QUESTION: Brad in Knoxville is a small business owner with $300,000 in gross sales. He nets $50,000 a year and has $110,000 in total debt. He makes a lot of purchases with vendors using net 30 terms. How do those fit into the Baby Steps?
ANSWER: They don’t. You should have the cash flow to cover them, or you shouldn’t be doing purchases. That’s just like having an electric bill; you need to pay the electricity. If you order stuff from a printer, you don’t prepay it. You pay it when it comes in. They drop the stuff off and leave you an invoice, and you pay it within 30 days.
We generally clear those in eight to 10 days if everything was all right on the purchase order and the quality was there because the order met our specs and everything. If we don’t have the money, we don’t order the stuff. We’re not hoping we can sell it after they get it here to pay them. That is planning debt and riding on the back of your vendors. We have the money here so that as soon as it clears accounting and goes through the purchase order system and everything, then we cut checks the following Tuesday.
You are doing a good job of planning your cash flow. As long as you plan the cash flow like that, it’s fine. We’ve bought stuff where we didn’t have the cash there right that second, but we had a pipeline full of receivables that were steady and predictable in coming in, so we didn’t get ourselves in trouble. You just don’t want to get in a cash flow bind that ends up getting you in debt. But it is normal course of business to clear stuff in 30 days.
QUESTION: Matt in Colorado is 58 and self-employed. His son works with him. In a couple of years, Matt plans to retire and would like his son to take over the business. The business has a $45,000 yearly net profit and his Matt’s son makes up to $55,000 a year. For the transfer, Matt’s son would buy the tools and equipment that he wanted and sell whatever he didn’t want. What’s the best way to transfer it?
ANSWER: If he wanted to give you $50,000 for the tools and he owned the business, he could probably do that in about a year because he’d have the extra income in addition to his salary. He would make $80,000 to $100,000 a year if he owned it by himself, between his income and the profit. If he gave you $50,000 out of the first year and had a slim year, that wouldn’t be a bad deal for him.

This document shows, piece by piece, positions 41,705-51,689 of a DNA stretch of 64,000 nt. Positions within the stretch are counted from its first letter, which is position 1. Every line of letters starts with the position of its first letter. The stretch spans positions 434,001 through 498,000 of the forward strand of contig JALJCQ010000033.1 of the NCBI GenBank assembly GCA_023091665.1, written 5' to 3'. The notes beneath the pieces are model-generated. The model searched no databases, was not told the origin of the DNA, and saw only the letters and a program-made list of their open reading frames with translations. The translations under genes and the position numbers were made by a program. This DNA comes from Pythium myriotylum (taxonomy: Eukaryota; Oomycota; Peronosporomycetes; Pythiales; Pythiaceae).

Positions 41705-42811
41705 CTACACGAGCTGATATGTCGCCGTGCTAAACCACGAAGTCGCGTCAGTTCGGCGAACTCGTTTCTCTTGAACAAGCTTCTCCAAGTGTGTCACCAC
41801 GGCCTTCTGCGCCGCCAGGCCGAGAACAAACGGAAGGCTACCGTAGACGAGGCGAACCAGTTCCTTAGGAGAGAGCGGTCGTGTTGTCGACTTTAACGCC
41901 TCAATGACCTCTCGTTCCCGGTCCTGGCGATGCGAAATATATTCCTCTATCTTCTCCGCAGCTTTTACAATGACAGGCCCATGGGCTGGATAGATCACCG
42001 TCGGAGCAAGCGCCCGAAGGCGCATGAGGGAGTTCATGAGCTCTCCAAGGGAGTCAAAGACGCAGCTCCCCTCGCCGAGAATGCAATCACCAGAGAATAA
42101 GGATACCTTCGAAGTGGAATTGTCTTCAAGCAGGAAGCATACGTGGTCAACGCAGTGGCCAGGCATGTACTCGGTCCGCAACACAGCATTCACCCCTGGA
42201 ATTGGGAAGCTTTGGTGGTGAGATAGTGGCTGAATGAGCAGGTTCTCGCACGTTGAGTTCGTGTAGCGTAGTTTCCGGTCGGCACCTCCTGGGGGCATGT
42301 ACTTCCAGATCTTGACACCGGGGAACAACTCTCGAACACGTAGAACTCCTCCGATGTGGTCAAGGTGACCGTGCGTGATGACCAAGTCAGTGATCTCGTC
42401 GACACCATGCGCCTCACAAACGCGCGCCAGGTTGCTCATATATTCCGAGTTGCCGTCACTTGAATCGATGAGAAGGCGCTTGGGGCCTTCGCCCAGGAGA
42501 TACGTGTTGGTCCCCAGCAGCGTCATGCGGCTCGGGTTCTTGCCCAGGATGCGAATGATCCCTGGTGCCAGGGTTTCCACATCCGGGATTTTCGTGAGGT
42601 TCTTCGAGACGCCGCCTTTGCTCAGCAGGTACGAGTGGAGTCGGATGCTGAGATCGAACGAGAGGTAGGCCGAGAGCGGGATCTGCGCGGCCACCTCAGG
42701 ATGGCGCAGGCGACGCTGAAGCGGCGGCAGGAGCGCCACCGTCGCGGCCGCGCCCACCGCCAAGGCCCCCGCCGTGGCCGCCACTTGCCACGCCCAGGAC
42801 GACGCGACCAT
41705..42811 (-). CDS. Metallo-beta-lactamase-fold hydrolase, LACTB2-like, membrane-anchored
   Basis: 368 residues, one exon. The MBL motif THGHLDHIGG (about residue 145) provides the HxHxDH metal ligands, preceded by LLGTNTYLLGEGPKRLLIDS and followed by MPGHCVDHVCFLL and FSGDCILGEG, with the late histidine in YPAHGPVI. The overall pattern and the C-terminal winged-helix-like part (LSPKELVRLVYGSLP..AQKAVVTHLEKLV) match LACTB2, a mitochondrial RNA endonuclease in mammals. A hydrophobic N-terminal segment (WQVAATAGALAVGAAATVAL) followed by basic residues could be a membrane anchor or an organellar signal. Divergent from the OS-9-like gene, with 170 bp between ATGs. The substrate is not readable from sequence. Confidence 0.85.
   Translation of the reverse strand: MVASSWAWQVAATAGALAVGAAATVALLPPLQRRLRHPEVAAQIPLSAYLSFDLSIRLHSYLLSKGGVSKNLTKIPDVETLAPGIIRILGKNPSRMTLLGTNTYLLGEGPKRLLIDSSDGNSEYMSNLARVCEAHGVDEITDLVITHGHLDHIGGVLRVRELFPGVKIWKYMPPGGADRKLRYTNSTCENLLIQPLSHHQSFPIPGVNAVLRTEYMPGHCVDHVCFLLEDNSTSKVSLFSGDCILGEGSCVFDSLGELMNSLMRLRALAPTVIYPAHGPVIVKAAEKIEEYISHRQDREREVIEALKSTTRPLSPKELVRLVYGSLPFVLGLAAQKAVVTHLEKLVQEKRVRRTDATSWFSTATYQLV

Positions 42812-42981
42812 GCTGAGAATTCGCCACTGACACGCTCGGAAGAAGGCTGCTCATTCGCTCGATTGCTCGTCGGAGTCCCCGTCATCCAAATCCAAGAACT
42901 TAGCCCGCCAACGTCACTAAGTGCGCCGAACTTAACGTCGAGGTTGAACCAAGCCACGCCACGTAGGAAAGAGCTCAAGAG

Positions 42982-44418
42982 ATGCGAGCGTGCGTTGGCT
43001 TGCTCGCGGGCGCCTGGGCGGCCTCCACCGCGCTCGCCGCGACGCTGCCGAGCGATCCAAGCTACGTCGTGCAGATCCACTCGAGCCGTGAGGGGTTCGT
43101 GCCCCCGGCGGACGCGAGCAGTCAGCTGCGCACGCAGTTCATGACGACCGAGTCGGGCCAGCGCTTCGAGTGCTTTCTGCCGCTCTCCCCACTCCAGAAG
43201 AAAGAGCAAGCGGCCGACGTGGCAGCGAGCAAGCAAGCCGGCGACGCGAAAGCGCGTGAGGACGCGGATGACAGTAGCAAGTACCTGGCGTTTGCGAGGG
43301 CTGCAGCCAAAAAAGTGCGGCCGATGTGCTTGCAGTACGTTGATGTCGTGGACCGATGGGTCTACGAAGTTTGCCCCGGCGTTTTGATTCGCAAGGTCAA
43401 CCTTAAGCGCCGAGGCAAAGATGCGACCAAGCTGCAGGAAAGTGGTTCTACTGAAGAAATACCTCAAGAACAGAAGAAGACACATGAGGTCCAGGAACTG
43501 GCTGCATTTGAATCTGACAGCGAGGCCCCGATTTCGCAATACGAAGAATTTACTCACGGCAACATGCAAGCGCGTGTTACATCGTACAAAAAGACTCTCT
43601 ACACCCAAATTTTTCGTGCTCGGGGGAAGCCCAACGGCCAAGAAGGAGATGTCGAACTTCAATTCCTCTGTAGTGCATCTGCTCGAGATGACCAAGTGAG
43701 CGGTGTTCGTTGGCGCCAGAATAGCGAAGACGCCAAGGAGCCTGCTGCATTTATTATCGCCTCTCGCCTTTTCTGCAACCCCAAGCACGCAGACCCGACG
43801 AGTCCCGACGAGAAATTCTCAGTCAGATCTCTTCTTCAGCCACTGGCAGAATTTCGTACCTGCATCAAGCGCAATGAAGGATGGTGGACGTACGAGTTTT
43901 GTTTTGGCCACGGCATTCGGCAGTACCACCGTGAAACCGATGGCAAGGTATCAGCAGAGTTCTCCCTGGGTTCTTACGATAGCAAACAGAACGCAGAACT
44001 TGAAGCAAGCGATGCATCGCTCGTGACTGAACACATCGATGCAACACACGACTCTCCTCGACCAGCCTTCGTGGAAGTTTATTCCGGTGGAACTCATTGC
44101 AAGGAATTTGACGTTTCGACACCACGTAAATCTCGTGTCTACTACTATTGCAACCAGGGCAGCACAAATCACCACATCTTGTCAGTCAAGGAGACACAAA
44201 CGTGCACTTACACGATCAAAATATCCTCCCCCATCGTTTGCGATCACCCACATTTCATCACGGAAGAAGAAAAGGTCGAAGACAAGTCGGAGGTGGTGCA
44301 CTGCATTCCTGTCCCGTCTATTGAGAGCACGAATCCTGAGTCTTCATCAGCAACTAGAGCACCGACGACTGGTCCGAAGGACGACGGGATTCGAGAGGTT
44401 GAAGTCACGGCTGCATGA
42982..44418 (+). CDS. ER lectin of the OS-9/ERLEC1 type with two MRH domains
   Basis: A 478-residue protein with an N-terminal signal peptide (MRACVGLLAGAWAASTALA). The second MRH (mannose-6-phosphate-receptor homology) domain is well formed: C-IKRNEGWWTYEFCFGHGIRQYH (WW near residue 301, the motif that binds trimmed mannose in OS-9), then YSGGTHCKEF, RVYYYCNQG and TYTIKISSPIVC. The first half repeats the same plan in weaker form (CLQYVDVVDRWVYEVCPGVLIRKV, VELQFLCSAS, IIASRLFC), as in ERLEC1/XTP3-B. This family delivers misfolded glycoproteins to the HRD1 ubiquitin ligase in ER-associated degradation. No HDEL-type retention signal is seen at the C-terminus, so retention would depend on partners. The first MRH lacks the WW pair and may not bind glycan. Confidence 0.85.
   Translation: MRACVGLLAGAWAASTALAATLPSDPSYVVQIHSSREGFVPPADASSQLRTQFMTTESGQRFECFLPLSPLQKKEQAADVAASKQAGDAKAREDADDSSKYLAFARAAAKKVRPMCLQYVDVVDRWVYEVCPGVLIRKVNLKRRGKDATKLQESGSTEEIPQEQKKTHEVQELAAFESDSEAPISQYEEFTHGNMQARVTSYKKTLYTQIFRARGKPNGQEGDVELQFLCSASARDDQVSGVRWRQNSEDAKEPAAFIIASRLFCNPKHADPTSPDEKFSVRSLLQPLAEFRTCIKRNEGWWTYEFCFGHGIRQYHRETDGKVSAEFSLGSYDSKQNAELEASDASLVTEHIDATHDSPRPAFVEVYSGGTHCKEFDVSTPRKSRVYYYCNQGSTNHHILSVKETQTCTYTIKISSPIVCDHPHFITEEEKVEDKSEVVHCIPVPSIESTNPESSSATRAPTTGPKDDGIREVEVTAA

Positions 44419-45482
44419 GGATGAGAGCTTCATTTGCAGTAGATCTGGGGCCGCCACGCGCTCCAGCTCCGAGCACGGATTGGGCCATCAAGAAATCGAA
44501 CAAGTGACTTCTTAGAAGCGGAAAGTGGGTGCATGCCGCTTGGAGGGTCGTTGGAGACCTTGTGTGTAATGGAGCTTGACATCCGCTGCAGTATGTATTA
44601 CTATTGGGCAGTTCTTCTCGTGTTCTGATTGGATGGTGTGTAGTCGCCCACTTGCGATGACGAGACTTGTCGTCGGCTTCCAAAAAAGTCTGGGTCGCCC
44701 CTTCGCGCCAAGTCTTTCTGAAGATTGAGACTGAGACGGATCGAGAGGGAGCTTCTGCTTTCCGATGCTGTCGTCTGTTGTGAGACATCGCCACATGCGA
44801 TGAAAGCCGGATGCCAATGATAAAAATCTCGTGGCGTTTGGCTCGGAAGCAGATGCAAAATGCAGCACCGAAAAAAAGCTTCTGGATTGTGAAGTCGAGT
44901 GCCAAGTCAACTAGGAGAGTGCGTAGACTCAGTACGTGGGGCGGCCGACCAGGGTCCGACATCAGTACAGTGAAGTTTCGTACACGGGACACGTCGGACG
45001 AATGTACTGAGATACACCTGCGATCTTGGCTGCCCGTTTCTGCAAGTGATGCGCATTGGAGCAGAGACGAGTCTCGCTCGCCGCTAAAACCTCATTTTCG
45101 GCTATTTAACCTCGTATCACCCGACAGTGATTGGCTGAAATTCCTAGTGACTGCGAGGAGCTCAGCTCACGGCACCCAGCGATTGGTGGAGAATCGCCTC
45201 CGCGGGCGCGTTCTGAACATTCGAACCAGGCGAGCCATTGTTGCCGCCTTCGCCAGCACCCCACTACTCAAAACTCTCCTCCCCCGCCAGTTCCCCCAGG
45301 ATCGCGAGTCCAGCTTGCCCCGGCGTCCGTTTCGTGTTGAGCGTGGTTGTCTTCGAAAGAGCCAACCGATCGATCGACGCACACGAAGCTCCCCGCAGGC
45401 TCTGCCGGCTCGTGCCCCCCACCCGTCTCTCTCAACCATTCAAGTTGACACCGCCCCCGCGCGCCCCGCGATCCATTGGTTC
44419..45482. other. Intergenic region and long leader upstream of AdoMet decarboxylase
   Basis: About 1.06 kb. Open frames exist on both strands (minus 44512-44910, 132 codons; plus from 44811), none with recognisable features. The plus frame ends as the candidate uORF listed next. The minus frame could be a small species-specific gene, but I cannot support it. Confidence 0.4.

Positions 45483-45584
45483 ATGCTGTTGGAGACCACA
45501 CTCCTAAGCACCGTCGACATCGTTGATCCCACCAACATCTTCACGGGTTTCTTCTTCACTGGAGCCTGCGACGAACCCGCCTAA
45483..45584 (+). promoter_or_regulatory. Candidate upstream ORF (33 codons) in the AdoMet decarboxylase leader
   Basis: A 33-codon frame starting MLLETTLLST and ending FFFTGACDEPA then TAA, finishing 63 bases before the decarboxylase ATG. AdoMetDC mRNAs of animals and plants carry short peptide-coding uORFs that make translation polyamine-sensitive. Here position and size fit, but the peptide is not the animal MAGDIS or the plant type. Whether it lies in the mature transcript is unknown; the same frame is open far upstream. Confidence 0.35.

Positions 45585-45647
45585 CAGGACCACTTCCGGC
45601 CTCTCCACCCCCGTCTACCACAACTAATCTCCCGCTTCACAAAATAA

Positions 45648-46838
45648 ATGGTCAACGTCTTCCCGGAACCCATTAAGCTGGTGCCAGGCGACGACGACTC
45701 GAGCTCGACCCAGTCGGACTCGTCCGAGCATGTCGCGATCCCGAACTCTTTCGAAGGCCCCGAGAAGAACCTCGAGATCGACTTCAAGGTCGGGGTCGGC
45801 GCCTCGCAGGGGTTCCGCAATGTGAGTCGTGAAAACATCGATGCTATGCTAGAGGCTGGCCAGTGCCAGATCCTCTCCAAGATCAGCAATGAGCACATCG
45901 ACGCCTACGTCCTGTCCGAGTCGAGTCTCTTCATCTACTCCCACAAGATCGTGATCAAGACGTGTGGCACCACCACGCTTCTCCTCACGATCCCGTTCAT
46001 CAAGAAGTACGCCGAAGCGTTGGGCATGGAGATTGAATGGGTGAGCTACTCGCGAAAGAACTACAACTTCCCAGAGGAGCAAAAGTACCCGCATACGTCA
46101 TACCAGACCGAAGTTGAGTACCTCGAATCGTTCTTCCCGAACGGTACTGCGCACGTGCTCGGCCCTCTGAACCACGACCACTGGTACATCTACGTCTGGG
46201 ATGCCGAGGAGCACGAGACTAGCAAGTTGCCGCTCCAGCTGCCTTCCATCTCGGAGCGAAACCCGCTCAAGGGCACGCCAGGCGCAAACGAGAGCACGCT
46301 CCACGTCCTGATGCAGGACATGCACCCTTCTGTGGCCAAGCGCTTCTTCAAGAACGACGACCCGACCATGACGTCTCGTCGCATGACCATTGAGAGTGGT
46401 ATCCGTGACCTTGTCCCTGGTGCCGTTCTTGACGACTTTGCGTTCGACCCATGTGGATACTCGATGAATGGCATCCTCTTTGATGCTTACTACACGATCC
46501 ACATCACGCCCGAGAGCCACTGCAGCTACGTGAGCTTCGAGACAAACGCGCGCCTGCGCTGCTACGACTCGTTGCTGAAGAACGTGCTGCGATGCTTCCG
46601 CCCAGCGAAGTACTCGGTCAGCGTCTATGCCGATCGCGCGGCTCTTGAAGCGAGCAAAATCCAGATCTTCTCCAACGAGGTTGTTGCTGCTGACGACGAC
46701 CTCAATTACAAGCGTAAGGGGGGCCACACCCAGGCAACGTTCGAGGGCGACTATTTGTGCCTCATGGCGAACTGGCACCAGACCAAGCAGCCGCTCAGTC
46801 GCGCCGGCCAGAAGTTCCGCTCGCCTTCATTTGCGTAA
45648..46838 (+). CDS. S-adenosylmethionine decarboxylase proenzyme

Clearly define his role in using your shop. If you say that he can use it until he needs to move, you might look up 10 years later and he’s still there. As far as you’re concerned, he’s five years overdue on having to move, but has far as he’s concerned, he’s just using the shop. You need to say that, in three years, he needs to plan to move. If it doesn’t work perfectly, you can talk about it, but that needs to be the time frame.
Start thinking that way, and that means he has a year to buy you out and two years to find a place to rent. If there’s a major problem in the economy or something, you can put it off for a year if you need to, but go with the three-year schedule and write that down.
You guys are both married, so it’s very important for the four of you to all be in agreement on this. When family works together, there has to be very clear communication. That way, his wife doesn’t feel like her father-in-law ripped them off or something. If she’s in on the decision and your wife is in on it, and you are all in agreement and they’ve gone over the agreement with you and everyone is all right with it, then put your stamp on it and move forward.
It sounds like a pretty easy thing. The other thing is handing off succession. It needs to be very clear and stated. Go ahead and start talking to your team about that as well. Tell them you’re on a two-year schedule and that your son is going to be learning certain things during that time and you are going to make sure he is a leader who can run this place.